• Haunted House: Some poor fools try to scare Kara Ben Nemsi with one of these. Unfortunately, not only does he not believe in ghosts who wear white sheets, he also believes in kicking the crap out of them.
  • Heterosexual Life-Partners: Kara Ben Nemsi and Hadschi Halef Omar.
  • Honorary Uncle: Kara Ben Nemsi is as close as it gets with a Muslim family to being Halef's son's godfather, and the boy is named after both of them: Kara Ben Halef. They get along very well.
  • I Have Many Names: He is called Kara Ben Nemsi (Karl, Son of Germans) and Baturu (the Brave), but he also uses several aliases, such as Scherif Hadschi Schebab Eddin Abd el kaderben Hadschi Gazali al Farabi ibn Tabit Mrewan Abul Achmed Abu Baschar Chatid Es Schonahar, Mauwatti El Pars-Effendi, Nusrani, Saduk el Baija, Mayor of Dimiat, Abu Machuf, Amm Selad, Mudir of Dscharabub, Iskander Patras, Ben Sobata, Abu es Sidda, Selim Mefarek, Hadschi Akil Schatir el Megarrib(nis) ben Hadschi alim Schadschi er Rani Ibn Hadschi Dajim Masschur el Azami ben Hadschi Taki Abu Fadl el Makurram, Abd el Mushala, Emir Hadschi Kara ben Nemsi ben Emir Hadschi Kara ben Dschermani ibn Emir Hadschi Kara ben Alemani. Further East, in China, he is called Kuang-Si-Ta-Sse. And there is more where this came from, even before you get to all the names he acquires in the Winnetou novels.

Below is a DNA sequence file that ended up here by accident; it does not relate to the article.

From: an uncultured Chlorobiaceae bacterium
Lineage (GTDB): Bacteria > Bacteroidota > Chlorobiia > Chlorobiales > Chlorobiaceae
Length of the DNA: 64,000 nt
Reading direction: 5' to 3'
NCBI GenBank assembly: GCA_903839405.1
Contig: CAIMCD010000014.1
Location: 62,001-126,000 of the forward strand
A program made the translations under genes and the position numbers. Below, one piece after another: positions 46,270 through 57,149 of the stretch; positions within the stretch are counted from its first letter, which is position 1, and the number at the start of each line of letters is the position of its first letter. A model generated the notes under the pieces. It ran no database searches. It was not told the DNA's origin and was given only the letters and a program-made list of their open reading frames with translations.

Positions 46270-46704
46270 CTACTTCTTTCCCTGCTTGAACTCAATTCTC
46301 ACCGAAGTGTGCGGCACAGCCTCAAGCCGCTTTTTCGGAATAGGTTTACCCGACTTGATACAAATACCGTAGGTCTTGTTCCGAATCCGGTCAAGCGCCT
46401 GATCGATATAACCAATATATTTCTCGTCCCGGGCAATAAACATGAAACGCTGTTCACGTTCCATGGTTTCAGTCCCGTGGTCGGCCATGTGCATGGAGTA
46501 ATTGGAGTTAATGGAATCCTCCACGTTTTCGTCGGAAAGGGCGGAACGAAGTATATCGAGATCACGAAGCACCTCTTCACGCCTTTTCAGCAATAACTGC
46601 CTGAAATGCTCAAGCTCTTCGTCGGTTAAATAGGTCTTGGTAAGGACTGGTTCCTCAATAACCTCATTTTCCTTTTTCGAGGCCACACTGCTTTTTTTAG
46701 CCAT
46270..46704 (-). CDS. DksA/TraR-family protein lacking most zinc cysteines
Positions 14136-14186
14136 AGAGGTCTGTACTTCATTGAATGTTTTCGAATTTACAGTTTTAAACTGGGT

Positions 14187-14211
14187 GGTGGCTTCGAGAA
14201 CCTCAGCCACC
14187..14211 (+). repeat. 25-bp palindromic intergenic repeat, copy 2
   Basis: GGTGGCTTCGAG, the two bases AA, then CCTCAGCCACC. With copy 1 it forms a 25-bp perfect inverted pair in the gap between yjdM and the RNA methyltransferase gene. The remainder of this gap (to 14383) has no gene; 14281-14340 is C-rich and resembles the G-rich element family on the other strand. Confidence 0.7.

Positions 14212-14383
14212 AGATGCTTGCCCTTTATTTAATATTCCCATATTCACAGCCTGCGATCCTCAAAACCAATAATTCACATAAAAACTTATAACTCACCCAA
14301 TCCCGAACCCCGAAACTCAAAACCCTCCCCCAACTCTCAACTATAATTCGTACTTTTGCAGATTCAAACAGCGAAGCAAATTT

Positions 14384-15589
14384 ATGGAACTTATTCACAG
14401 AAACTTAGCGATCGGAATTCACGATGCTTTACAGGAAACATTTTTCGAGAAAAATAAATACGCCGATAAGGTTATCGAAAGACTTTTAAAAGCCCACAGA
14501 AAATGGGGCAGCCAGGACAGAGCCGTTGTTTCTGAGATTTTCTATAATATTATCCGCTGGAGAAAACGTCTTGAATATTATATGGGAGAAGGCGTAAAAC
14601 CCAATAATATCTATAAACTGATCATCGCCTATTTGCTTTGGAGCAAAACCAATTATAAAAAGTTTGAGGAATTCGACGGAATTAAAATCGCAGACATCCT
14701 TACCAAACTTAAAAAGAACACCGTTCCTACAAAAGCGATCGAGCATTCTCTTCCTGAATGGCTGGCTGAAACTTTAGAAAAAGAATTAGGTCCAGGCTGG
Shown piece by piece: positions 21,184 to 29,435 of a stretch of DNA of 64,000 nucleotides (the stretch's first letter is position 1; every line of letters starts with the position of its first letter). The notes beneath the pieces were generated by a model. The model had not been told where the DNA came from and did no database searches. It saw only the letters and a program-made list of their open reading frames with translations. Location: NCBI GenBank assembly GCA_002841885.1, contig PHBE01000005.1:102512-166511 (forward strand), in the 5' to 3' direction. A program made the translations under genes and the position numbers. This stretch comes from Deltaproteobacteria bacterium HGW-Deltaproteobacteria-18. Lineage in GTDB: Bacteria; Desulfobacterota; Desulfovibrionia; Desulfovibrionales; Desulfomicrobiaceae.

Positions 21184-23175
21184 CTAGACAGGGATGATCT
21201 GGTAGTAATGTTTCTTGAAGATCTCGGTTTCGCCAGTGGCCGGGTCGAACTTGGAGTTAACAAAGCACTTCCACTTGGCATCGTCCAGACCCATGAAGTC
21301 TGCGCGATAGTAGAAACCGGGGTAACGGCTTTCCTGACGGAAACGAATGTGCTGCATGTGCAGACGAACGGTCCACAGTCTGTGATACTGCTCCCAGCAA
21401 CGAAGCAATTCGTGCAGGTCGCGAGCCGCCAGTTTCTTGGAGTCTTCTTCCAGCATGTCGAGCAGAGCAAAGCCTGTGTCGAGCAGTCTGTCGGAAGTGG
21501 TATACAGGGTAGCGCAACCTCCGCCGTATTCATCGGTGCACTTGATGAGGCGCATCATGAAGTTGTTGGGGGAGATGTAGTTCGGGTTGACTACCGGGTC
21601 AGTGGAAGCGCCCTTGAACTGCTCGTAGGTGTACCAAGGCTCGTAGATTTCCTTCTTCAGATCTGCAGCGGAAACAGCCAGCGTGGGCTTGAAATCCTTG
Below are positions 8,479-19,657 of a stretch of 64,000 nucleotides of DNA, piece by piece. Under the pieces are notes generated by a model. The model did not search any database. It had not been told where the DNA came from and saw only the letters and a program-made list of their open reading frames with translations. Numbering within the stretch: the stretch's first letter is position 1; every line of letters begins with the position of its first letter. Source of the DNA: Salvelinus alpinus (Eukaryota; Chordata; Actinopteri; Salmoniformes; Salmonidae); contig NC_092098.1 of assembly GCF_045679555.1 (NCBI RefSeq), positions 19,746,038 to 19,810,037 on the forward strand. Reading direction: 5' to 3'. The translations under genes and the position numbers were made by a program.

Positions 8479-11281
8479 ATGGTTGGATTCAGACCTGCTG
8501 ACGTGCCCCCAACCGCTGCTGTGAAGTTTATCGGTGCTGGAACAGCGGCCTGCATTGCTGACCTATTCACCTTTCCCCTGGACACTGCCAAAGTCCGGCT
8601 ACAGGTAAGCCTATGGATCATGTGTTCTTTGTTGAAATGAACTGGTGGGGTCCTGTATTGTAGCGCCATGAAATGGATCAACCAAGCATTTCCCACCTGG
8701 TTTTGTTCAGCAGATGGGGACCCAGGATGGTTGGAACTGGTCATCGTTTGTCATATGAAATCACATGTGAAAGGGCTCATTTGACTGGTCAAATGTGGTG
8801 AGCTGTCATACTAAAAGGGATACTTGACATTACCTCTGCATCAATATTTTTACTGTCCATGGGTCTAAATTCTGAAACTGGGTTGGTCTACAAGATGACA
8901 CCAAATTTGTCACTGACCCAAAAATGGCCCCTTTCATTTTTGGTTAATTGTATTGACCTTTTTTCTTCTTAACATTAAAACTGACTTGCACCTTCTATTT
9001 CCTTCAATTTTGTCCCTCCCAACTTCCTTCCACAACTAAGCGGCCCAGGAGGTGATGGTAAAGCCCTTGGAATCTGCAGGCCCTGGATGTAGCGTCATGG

• Impersonating an Officer
  • Mummy: Kara Ben Nemsi stumbles across some interesting (and smelly) ones in "The Land of the Mahdi".
  • Numbered Sequels: Im Lande des Mahdi I, II and III, and Im Reiche des silbernen Löwen ("In the Empire of the Silver Lion") I and II.
  • Overly Long Name:
    • Hadschi Halef Omar Ben Hadschi Abul Abbas Ibn Hadschi Dawuhd al Gossarah. Normally he is just called Hadschi (Hajji) Halef Omar, but reciting his full name is a shibboleth among readers. If you can't pass the "Hadschi Halef test" you're not a true Karl May fan. There's a song Hadschi Halef Omar by Dschinghis Khan to help you learn to recite it.